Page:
Next-Generation Sequencing:  Many newly developed genomic diagnostic tests rely on next- generation sequencing (NGS), an advanced technology, which is poised to become a keystone of precision medicine.  NGS tests can rapidly generate an unprecedented amount of genetic data for each patient.  Most IVDs are used to detect a single or a defined number of markers to diagnose a limited set of conditions; in contrast, NGS tests can identify thousands or millions of genetic variants in a single run that can be used to diagnose or predict the likelihood of an individual developing one or more of a variety of diseases.  An example that demonstrates the potential of NGS for diagnosing disease is the approach FDA has taken for tests to detect mutations that cause cystic fibrosis.  FDA provided marketing authorization for an NGS test for cystic fibrosis using innovative approaches to establishing the test’s effectiveness in an effort to reduce regulatory burden while continuing to ensure safety and effectiveness.  This approach can allow FDA to leverage existing data in high-quality, curated genetic databases as an alternative to conducting new clinical trials, and require targeted analytical performance data for only a subset of variants that would be representative of the device performance.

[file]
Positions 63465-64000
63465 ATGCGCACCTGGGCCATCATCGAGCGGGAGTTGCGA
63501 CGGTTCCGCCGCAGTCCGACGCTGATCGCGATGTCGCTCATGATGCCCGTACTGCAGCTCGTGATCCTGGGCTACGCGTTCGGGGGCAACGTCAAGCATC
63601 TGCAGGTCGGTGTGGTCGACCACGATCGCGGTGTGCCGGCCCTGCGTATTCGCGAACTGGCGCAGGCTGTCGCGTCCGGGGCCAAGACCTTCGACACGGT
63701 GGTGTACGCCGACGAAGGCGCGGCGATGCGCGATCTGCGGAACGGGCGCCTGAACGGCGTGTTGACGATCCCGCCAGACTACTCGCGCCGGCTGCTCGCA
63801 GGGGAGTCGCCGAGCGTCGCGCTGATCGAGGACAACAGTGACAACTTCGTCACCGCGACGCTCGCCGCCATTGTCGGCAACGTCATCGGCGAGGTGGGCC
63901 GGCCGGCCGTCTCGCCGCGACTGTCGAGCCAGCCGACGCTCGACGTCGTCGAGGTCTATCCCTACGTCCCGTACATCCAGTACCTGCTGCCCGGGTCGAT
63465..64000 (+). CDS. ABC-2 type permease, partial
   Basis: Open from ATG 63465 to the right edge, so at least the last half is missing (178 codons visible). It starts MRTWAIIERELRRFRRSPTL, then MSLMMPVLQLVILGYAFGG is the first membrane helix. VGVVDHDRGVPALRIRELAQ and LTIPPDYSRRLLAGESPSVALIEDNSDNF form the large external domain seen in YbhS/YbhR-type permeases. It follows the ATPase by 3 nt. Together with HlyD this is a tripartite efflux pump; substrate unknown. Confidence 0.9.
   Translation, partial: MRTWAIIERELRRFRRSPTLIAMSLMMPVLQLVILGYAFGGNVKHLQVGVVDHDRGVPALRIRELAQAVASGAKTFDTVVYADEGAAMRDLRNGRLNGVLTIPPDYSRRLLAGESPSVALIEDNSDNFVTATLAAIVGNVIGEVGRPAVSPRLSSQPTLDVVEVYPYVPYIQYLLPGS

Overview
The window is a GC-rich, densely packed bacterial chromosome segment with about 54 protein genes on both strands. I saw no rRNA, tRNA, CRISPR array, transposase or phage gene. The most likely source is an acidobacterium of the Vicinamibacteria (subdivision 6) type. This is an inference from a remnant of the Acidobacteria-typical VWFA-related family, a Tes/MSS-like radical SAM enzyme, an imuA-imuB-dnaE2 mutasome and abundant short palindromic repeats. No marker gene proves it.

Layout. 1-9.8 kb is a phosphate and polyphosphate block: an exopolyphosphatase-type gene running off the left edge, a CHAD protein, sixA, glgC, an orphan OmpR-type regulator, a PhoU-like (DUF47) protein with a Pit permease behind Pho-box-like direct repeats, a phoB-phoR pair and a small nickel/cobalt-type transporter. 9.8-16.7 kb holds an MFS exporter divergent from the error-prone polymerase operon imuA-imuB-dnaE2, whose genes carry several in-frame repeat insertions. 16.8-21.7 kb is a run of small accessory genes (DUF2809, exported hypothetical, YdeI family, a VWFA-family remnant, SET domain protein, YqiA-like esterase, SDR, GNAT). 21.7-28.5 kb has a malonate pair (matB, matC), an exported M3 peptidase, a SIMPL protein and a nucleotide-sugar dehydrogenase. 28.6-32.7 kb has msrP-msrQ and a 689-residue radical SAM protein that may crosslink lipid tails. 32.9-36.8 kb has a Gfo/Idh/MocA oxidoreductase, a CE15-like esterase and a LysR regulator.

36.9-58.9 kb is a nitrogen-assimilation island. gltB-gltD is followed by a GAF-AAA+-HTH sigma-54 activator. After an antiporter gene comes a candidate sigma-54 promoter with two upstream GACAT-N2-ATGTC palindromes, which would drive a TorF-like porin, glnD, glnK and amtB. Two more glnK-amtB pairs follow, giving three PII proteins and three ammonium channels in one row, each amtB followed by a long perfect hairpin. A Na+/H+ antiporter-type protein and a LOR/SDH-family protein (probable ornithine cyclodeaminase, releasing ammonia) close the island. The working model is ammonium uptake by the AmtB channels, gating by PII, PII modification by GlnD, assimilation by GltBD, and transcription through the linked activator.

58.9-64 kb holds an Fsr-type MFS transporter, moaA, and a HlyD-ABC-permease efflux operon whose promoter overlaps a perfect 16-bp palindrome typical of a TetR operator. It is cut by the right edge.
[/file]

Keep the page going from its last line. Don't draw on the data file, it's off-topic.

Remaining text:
In summary, the central features of FDA’s framework for devices, including IVDs, are a system of device classification that tailors regulation to device risk; a transparent review standard that accounts for the benefits and risks to patients, and range of regulatory controls that together provide a reasonable assurance of safety and effectiveness; and an adaptive but scientifically grounded evidentiary standard of valid scientific evidence.  Patients have benefited from this regulatory model, which has enabled FDA to respond to innovation in rapidly emerging technologies, such as NGS, while ensuring tests used to make treatment decisions for patients are accurate and reliable.  To ensure that our health care system continues to benefit from reliable and accurate diagnostic tests, FDA’s regulation of IVDs should retain these basic features, including with respect to instances when tests are modified.

FDA’s Proposal for Oversight of Laboratory Developed Tests (LDTs)